## Geometrical distortion: the Fishtank Effect

A

**geometrical distortion**happens whenever distances in the sample under our microscope as we record them are actually different in reality.

This happens for example in the presence of a Refractive Index mismatch (which also provokes Spherical Aberration!!!). The objective moves along the optical axis a certain distance (a z step that is recorded in the data file), but the focus shifts inside the sample at an actual different step. Therefore objects will appear shortened (as in a

**fish tank**when the objects in the water are viewed from the air) or elongated in the microscope, depending on the ratios of the indices.

In most cases the z-sampling as specified in the raw datafile is the nominal sampling distance, i.e. the distance the table or objective actually moved in Z without taking foreshortening due to Refractive Index Mismatch into account. The Huygens Software will automatically adapt the PSF to this situation, but it will not modify the image geometry (see Focal Shift Correction).

Assuming that you have an oil lens (RI=1.51) and a watery specimen (RI=1.31) then the object will be elongated an it will appear longer. On the other hand, the change from air (RI = 1) to water (RI = 1.31) (for example the straw in your glass of lemonade) will give a shortened, smaller object (= the fishtank effect).

An example, if you have a Z sampling of 180 and a water lens with an air medium the correct z-sampling with correction for geometrical distorsion is (1.31/1.00 = 1.31= the elongation factor) so the corrected dimensions for the geometrical dimensions are then 180 divided by 1.31 = 137 nm.

See for another example the two images just below.

So generally speaking,

*After*deconvolution the remaining geometric distortion can be corrected by multiplying the (nominal) z-Sampling Distance by the ratio of the objective and immersion refractive indices. If the objective has a higher RI then the medium (thus elongating the object) you will get a correction factor < 1, if the objective has a lower RI then the medium (thus shortening the object) you will get a correction factor > 1.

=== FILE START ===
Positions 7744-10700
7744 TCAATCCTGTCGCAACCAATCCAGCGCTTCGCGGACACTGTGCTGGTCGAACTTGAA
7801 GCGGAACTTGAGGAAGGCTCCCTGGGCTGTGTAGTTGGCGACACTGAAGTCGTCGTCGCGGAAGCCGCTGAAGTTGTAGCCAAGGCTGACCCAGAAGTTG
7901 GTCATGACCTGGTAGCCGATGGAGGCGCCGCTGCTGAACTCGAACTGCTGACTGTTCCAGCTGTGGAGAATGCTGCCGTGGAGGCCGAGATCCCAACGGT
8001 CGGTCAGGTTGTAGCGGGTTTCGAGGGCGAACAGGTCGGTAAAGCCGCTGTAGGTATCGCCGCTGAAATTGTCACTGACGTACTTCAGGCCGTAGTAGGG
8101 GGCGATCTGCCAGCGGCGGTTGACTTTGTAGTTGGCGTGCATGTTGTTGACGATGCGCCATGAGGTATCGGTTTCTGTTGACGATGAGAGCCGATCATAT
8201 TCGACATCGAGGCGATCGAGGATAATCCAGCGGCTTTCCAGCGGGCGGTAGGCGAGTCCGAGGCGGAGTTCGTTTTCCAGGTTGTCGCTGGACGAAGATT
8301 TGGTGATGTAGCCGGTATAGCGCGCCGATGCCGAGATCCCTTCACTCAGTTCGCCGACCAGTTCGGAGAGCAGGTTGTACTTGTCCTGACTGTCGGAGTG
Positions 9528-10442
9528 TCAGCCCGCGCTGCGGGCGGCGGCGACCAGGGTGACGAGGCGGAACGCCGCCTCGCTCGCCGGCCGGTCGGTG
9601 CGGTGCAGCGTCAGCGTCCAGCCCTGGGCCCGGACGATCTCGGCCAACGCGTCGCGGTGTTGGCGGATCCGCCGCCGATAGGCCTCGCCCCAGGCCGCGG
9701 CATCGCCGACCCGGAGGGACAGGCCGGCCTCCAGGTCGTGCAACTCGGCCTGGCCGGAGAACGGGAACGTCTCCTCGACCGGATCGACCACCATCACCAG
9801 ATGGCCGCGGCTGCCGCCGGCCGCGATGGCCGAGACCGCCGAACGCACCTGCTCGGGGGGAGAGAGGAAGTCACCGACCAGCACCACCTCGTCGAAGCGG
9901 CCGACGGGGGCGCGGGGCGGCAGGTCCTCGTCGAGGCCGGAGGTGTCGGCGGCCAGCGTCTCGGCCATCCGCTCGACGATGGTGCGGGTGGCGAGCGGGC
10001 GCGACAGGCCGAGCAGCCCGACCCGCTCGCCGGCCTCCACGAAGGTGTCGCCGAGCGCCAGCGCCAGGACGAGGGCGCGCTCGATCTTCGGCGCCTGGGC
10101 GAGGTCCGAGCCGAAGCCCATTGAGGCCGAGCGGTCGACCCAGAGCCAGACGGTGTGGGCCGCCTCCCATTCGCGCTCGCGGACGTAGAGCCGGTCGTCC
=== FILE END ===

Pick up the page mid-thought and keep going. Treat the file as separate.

To get this geometrical correction factor taking effect you then simply change the Z dimension in the meta data overview into the newly calculated one. Look at the geometrically corrected image again in one of the viewers to see the geometrical distorsion corrected.

Lateral (XZ) views of a 3D confocal image deconvolved with Huygens. The first (left) image is still elongated in a factor of ~ 1.13 along the optical axis due to a refractive index mismatch between the oil lens and the water medium (1.51 / 1.33). The second (right) image: after correcting the distortion by dividing the Z sampling by 1.13 (the elongation factor). So assuming that the

*nominal z-sampling is 300 nm*the

*corrected for geomatric distortion z-sampling = 265 nm*(calculation: 300 nm divided by (1.33/1.51) = 265 nm)

See Focal Shift Correction.

### What happens to the aperture angle?

If distances change, then also the aperture angle (the angle subtended by the lens at the focus, but not the Numerical Aperture) will change!!! It is like the apparent bending of a stick half-inmmersed in water...

Image from plus magazine

Let's consider a set up with Numerical Aperture NA = 1.2 and Lens Immersion Medium with Refractive Index n

_{l}= 1.44. In the graph below, the

*x*axis is the refractive index n

_{m}of the Specimen Embedding Medium, that is mismatched except in the point 1.44.

The red curve is the half-aperture angle (degrees) as it happens in the medium: amc = arcsin(NA/n

_{m}). The green curve is what is actually observed, in a Paraxial Simplification, due to the geometry distortion caused by the refractive mismatch: amo = atan( (n

_{m}/n

_{l}) * tanx ). The blue line is a reference: the angle that should be observed in a total match situation: alc = arcsin(NA/n

_{l}).

When the sample medium is "denser", we are in the case of the fish tank effect: objects are collapsed on the axial direction, thus angles

*look*wider. The green curve goes above the red one.

When it is the other way around objects look elongated, and the apparent angles are narrower.

This effect is much enhanced it the real case where not only paraxial rays are taken into account. Then the apparent angle (green curve), on the left side of the graph, can even go

**below**the blue line!!!